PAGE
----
Odd couples double up for twice the laughs (and tears)


In the 1960s, when I was a child, I imagined life in the far-away West through American movies and from watching TV series like “The Lucy Show” (“I Love Lucy”) and “Father Knows Best.” Back then, Japan’s economy had begun to pick up steam, and through comedy series such as these, people visualized a lifestyle they longed for, complete with a huge fridge stocked with Coke and a living room with sofa and TV. Then, in 1968, along came “The Odd Couple,” a movie starring Walter Matthau and Jack Lemmon, that appeared to perfectly portray this feel-good America.

It was originally written as a play by Bronx-born Neil Simon — who cut his teeth writing sketches for Phil Silvers and Jerry Lewis and went on to become the grand old man of Broadway with shows such as “Sweet Charity,” “Chapter Two” and “Biloxi Blues.” “The Odd Couple” was first staged in 1965 at the Plymouth Theater in NYC where, with Matthau and Art Carney playing two men living together after their marriages hit the rocks, it ran for almost 1,000 performances.

The story’s classic sitcom humor is based on what happens when this duo — long-term friends but completely different types, one sensitive, precise and clean (Carney/Lemmon), the other carefree and casual (Matthau) — are thrown together at this testing time in their lives. Even though each one tries hard to help the other, the strain on their relationship goes from bad to worse.

Hence, as with so much great comedy, this is really a rather sad situation — but one that’s highly entertaining when observed from the outside. As Simon himself once said: “Life is both sad and funny. I can’t imagine a comical situation that isn’t at the same time also painful. I used to ask myself: What is a humorous situation? Now I ask: What is a sad situation and how can I tell it humorously?”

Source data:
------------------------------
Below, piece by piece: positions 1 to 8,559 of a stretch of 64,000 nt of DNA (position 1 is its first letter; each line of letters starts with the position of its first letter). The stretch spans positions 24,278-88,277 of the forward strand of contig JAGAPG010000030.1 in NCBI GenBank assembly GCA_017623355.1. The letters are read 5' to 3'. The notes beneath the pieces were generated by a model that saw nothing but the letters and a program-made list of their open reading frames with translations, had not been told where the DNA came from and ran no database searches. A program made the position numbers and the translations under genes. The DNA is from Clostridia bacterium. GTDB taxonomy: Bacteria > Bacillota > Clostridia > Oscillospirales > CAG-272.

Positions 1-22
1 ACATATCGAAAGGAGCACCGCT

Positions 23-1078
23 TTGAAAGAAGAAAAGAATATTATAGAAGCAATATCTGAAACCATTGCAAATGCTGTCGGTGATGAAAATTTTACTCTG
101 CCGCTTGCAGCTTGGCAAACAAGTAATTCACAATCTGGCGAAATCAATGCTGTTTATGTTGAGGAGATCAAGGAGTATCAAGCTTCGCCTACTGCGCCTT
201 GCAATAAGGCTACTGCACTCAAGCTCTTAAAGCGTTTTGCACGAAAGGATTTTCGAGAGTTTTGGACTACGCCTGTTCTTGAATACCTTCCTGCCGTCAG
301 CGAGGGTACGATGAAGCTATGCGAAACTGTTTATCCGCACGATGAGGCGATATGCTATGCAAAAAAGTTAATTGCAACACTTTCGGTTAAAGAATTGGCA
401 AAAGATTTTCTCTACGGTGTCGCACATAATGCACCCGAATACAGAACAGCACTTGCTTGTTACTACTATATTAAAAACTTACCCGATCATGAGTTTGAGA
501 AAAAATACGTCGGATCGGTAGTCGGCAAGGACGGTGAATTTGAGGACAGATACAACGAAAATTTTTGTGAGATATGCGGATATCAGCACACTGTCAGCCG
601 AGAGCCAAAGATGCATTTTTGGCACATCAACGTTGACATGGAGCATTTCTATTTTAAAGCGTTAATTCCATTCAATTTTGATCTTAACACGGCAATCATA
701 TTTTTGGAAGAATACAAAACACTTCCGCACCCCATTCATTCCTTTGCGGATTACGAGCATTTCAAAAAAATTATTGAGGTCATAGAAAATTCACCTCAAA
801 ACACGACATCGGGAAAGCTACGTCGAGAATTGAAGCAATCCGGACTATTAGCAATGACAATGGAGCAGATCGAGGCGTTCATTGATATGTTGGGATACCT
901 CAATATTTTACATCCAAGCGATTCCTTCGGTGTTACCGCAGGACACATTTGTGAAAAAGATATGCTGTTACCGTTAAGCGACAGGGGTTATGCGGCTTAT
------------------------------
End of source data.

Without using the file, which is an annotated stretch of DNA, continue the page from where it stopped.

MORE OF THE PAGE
Simon told this particular sad story twice: The original odd couple of Felix and Oscar were revisited in 1986, when the dramatist wrote another play of the same name in which the central characters are both female: Florence and Audrey. Parco Theater is staging both alternately (and it takes two trips to the theater to see both).

The basic story line is the same in both versions, but the two take different directions due to the change of gender and setting. Most crucially, these intriguingly contrasting productions arrive at opposite conclusions — in one, the men’s friendship ultimately endures and deepens, in the other the two women go separate ways as they reclaim their independence.

Directed with great originality and attention to detail by Yumi Suzuki, one of Japan’s foremost directors of contemporary dramas depicting young people’s lives, the productions also sparkle thanks to changes made to the existing translation by Suzuki’s long-term collaborator, Sanae Iijima. The comedy is ratcheted up several notches, as, for example, in the treatment of the two Spanish brothers who are the women’s neighbors in the 1986 version. These two are hilarious in everything they do — and especially everything they say in side-splitting broken Japanese. Indeed, the whole cast delights: Each actor disappears into his or her character, and all act with evident enjoyment — none more so than Kyoko Koizumi, whose Audrey is a gem, and Kazuyuki Asano, who makes the supporting role of Felix and Oscar’s friend Vinny completely his own.